Mililani Army JROTC cadets tackle marsh cleanup

| February 15, 2013 | 0 Comments
Cadet Sgt. Darius Usborne, Mililani Army JROTC Trojan Bn., reaps California grass as other students from Mililani High School prepare to remove the invasive plant from Pouhala Marsh in Waipahu, Feb. 2. (Photos by retired Lt. Col. Tim Schiller, Mililani Army JROTC)

Cadet Sgt. Darius Usborne, Mililani Army JROTC Trojan Bn., reaps California grass as other students from Mililani High School prepare to remove the invasive plant from Pouhala Marsh in Waipahu, Feb. 2. (Photos by retired Lt. Col. Tim Schiller, Mililani Army JROTC)

Cadet 1st Lt. Samantha Alvarado
Mililani Army JROTC Public Affairs

WAIPAHU — More than 33 students and Mililani High School Army JROTC cadets arrived at Pouhala March, here, on an early Saturday morning to connect what they learned about invasive species, in class, with the real-world experience of removing non-native plants.

The process began with three biology students establishing a goal to tackle invasive species as well as to give back to their ahupua‘a (the division of land from the mountains to the sea, similar to a watershed).

Cami Shiroma, Spencer Cole and Samantha Alvarado coordinated with the school’s Hui Malama, a volunteer service learning group, and the Mililani Army JROTC Trojan Battalion for the service-learning project, Feb. 2.

Mililani Army JROTC cadets and students from Mililani High School get down and dirty removing California grass from Pouhala Marsh.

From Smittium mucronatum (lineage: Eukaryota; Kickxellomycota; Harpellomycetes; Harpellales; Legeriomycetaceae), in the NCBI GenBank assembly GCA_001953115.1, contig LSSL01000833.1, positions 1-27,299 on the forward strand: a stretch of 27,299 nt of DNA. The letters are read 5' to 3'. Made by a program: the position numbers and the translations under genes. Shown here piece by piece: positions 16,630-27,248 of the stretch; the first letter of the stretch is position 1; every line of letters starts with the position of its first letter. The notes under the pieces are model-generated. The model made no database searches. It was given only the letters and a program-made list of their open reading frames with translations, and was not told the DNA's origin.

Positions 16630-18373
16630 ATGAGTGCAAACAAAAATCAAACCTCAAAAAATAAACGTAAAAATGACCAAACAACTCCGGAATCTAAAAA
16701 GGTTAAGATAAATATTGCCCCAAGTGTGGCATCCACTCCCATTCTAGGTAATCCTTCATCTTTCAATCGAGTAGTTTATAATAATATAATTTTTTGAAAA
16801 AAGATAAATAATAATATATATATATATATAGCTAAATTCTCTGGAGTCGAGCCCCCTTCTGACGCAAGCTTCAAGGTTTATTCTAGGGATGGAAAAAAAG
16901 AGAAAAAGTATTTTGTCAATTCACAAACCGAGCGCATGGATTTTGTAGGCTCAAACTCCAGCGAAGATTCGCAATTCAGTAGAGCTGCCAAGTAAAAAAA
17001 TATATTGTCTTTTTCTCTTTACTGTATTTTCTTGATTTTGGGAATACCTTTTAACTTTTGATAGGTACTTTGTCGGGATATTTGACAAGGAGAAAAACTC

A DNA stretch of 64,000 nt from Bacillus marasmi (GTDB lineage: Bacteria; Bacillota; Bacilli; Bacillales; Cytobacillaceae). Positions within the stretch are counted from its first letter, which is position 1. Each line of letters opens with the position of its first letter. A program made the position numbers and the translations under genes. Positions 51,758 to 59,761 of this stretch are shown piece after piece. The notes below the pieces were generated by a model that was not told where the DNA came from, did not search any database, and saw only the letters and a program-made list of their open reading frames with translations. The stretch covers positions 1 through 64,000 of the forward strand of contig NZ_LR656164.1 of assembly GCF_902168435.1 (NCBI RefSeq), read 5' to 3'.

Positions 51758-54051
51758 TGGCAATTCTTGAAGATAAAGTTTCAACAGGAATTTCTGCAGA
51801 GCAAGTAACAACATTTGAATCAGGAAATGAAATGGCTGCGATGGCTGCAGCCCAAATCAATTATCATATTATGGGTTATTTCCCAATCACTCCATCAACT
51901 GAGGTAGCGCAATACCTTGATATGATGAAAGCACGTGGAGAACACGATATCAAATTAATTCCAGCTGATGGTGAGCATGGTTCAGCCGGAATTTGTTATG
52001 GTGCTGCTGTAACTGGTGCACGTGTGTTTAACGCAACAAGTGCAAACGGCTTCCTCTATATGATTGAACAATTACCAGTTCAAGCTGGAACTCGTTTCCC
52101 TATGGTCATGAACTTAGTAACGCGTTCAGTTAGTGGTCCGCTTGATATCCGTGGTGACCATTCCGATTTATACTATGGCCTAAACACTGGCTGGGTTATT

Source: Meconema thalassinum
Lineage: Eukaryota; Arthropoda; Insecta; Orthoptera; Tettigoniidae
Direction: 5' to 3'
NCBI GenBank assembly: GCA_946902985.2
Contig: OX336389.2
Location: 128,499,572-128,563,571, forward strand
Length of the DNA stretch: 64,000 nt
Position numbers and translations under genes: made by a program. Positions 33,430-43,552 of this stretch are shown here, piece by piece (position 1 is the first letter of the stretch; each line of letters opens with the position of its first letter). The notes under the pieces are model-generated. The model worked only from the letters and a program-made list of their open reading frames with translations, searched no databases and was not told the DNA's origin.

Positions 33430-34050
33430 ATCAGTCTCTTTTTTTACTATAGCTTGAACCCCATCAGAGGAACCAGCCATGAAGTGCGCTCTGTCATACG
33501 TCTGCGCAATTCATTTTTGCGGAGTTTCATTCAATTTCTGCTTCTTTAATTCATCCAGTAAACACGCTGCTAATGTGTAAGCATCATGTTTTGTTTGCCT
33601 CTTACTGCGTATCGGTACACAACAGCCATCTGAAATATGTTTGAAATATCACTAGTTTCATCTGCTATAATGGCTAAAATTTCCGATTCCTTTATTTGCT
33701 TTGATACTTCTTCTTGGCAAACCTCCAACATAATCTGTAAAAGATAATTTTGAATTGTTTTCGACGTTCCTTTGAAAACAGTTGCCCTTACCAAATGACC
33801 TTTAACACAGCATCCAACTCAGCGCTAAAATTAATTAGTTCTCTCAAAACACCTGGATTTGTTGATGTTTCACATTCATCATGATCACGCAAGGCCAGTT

Mililani Army JROTC cadets and students from Mililani High School get down and dirty removing California grass from Pouhala Marsh.

JROTC cadets and Hui Malama students worked to remove non-native California grass, one of the most invasive species in the Hawaiian Islands.

The students also learned about the concepts of malama ‘aina (to take care of the land) and aloha ‘aina (to love of the land) from Sandra Webb, biological and environmental sciences, Mililani High School, and Syd Kawahakui Jr. and his crew from the Hawaii Department of Land and Natural Resources and the Division of Forestry and Wildlife.

Pouhala Marsh is one of the largest remaining Hawaiian wetlands and is home to many native birds, including 10 percent of the world’s population of ae‘o, the Hawaiian stilt.

In removing the grass, students prepared the banks of the stream for native plants, in turn creating a habitat for native birds.

With more than 1,000 square feet cleared of California grass, the stream has been prepared for further work by the Mililani community. And by introducing the cadets to Mililani’s style of service learning, the students built upon the school’s public service legacy.

Plans are being made to return to Pouhala, with increased volunteer ranks to plant native species such as akulikuli, wiliwili and hala along the marsh’s banks in the near future.

Participating JROTC members included sons and daughters of active duty service members under 8th Theater Sustainment Command, 599th Transportation Brigade, Hawaii Air National Guard, 9th Reserve Support Cmd. and 225th Bde. Support Battalion.

Tags: , , , , ,

Category: Community

Leave a Reply

Your email address will not be published. Required fields are marked *